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A representation of a sacred serpent as an emblem of supreme power, worn on the headdresses of ancient Egyptian deities and sovereigns.
- ‘Astarte recognized the uraeus, the vulture of Upper Egypt, and knowing the stranger at her door was Auset, bade the servant to make her welcome.’
- ‘Given her identification with it, and her wearing of the uraeus as royal insignia, it is possible to imagine Cleopatra taking it into her last embrace.’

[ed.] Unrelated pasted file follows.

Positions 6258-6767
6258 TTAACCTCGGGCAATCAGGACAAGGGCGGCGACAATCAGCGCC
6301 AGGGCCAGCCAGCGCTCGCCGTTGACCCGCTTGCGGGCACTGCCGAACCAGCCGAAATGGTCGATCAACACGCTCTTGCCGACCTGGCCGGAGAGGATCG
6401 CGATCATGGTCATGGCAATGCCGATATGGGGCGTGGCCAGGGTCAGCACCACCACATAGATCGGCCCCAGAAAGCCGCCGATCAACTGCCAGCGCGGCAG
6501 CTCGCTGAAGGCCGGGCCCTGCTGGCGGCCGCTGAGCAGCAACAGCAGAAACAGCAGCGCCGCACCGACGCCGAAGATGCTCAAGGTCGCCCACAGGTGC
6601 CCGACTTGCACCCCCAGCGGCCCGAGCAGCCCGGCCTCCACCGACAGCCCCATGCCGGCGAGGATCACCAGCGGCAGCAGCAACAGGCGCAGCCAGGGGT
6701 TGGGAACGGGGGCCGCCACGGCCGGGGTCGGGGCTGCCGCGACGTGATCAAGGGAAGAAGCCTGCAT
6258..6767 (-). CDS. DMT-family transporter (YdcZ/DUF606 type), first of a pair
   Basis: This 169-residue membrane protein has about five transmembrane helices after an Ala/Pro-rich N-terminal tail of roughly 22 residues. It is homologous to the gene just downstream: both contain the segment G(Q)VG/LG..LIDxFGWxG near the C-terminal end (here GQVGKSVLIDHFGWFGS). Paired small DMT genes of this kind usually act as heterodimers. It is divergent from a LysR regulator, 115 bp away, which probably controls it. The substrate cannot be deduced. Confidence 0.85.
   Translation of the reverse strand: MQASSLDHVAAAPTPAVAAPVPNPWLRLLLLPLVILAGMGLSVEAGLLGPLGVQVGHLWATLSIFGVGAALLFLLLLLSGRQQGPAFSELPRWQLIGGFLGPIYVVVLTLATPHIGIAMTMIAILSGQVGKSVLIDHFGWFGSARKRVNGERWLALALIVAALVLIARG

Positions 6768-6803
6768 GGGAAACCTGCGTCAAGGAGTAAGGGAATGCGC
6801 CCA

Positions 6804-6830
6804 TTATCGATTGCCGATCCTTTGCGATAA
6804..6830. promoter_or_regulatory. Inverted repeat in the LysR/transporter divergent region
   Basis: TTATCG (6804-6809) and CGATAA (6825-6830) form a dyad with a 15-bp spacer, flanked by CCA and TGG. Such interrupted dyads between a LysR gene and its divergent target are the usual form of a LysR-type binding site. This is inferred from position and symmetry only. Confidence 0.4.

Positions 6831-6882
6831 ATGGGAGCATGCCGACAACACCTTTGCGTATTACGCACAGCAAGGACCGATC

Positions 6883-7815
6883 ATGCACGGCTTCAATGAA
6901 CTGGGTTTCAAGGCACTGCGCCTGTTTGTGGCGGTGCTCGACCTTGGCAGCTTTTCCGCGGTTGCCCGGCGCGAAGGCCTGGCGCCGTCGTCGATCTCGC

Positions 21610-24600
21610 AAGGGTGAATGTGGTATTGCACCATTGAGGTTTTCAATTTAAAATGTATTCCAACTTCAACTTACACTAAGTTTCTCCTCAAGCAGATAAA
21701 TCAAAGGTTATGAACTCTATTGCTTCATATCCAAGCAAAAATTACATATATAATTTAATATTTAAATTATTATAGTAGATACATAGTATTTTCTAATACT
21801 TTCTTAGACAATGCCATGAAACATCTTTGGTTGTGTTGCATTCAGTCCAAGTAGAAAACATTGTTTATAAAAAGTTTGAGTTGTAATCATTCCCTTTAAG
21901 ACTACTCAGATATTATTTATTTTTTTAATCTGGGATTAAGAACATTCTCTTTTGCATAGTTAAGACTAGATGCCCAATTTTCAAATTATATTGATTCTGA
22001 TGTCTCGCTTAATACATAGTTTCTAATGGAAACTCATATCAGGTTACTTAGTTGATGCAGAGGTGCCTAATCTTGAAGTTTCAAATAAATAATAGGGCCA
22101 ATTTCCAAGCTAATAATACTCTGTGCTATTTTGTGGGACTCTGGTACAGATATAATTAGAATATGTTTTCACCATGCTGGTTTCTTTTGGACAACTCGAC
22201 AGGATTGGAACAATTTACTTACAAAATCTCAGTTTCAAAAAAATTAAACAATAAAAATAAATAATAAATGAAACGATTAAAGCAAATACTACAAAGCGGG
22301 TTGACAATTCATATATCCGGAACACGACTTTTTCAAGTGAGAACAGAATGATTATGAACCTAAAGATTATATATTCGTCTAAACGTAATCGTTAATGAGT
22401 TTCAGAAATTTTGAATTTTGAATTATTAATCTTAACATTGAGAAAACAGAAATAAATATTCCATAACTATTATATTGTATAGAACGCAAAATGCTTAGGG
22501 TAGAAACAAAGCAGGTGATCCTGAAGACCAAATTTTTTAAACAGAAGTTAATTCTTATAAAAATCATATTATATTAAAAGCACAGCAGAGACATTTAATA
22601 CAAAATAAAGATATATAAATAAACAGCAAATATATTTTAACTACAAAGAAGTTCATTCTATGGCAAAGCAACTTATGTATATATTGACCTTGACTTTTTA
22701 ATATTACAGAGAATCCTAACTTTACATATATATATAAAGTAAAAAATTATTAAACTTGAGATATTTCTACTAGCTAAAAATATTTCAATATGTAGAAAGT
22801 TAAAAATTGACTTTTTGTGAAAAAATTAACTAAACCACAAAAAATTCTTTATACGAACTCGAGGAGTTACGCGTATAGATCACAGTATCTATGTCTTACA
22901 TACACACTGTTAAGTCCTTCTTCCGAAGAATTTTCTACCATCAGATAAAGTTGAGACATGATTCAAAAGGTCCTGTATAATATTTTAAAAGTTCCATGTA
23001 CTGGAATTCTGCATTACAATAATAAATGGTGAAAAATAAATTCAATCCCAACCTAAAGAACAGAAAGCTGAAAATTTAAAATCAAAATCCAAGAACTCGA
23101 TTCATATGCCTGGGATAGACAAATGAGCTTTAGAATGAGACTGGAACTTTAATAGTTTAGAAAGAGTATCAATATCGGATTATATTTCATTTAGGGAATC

- ‘This was the species represented in the Egyptian symbol of royalty, the uraeus, and is the one still employed by snake charmers throughout North Africa.’
- ‘On the forehead of the mask are a royal uraeus and a vulture's head, symbols of the two tutelary deities of Lower and Upper Egypt: Wadjet and Nekhbet.’
Mid 19th century: modern Latin, from Greek ouraios, representing the Egyptian word for ‘cobra’.
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